British actors emphasize the Shakespeare in 'The Merchant of Venice' Oct. 10 and 11

Posted by John Mark Rafacz on October 9, 2012 

It's no secret that William Shakespeare's plays have the right stuff. Four centuries after they were written and first performed, the playwright's creations are going strong on stages across the planet. The Bard's plays have been presented in an infinite variety of productions. But sometimes those stagings can get in the way of a good story.

Actors From The London Stage, which performs The Merchant of Venice Wednesday and Thursday at Penn State's Schwab Auditorium, takes the view that Shakespeare's plays are first and foremost about carefully crafted words and the marvelous stories they tell.

The British troupe, which features five actors who each perform multiple roles, takes a minimalist approach to its presentations of Shakespeare. Co-founded in the 1970s by stage and screen star Patrick Stewart, Actors From The London Stage uses only the most essential costumes and props—and mere chairs for a set—to keep the focus on Shakespeare's timeless words.

The actors, who have performed with the best Shakespearean companies in Britain, also spend a week in residency at each of the American universities they visit on their twice-a-year tours. In State College Oct. 8 to 13, the troupe members are interacting with Penn State students in various classes. The company is also scheduled to work with students at State College Area High School, visit two retirement communities, and perform The Merchant of Venice for middle and high school students.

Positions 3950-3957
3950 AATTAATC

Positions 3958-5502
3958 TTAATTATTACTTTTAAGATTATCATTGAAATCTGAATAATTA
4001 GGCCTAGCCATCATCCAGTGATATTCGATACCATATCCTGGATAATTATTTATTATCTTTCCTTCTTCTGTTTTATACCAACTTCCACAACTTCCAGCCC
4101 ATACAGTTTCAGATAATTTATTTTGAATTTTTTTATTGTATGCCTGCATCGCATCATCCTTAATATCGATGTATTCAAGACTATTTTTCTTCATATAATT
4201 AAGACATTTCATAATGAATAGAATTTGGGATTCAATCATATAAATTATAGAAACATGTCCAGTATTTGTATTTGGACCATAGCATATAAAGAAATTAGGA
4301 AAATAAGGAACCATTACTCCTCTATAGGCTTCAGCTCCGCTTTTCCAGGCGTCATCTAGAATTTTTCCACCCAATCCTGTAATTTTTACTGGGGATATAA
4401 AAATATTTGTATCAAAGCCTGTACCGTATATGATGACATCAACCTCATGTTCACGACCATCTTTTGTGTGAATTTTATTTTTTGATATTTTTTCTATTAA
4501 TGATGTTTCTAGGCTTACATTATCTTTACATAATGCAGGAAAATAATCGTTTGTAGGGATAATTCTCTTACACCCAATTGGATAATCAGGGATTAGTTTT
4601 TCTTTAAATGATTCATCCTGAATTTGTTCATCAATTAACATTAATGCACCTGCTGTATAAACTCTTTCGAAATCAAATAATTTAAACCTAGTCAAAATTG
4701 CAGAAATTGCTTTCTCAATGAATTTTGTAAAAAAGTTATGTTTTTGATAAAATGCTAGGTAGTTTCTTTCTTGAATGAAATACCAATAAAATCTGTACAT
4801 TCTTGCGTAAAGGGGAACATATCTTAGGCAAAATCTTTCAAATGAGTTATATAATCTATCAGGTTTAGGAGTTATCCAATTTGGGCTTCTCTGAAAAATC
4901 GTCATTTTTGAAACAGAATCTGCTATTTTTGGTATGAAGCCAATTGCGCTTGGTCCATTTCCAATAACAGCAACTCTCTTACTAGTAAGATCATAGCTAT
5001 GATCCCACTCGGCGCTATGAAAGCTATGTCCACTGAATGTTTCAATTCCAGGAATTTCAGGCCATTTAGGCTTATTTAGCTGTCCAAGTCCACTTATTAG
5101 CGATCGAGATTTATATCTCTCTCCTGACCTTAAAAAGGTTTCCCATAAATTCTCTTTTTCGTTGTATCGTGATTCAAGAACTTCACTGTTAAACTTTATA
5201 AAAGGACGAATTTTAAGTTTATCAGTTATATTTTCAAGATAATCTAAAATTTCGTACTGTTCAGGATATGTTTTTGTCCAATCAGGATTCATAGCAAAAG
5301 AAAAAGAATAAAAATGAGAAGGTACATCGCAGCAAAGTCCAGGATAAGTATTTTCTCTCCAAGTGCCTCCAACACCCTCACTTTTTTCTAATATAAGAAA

The Merchant of Venice, which has known its share of controversy through the years for its depiction of the Jewish money lender Shylock, is a provocative comedy. The play questions justice, love and the length to which we will go to fit in.

Tickets are still available for the Oct. 10 and 11 performances at Schwab. Each begins at 7:30 p.m. The five actors are scheduled to speak at Artistic Viewpoints, which begins one hour before each performance and is free for ticket holders. Audio description, which is especially helpful to patrons with sight loss, is available for the Oct. 11 performance at no additional cost to ticket holders.

Hear an interview with Nicola Alexis, who portrays Portia and other characters in the play.

Read an in-depth article about the production and the company's method of preparation, which includes working without a director.

 

 

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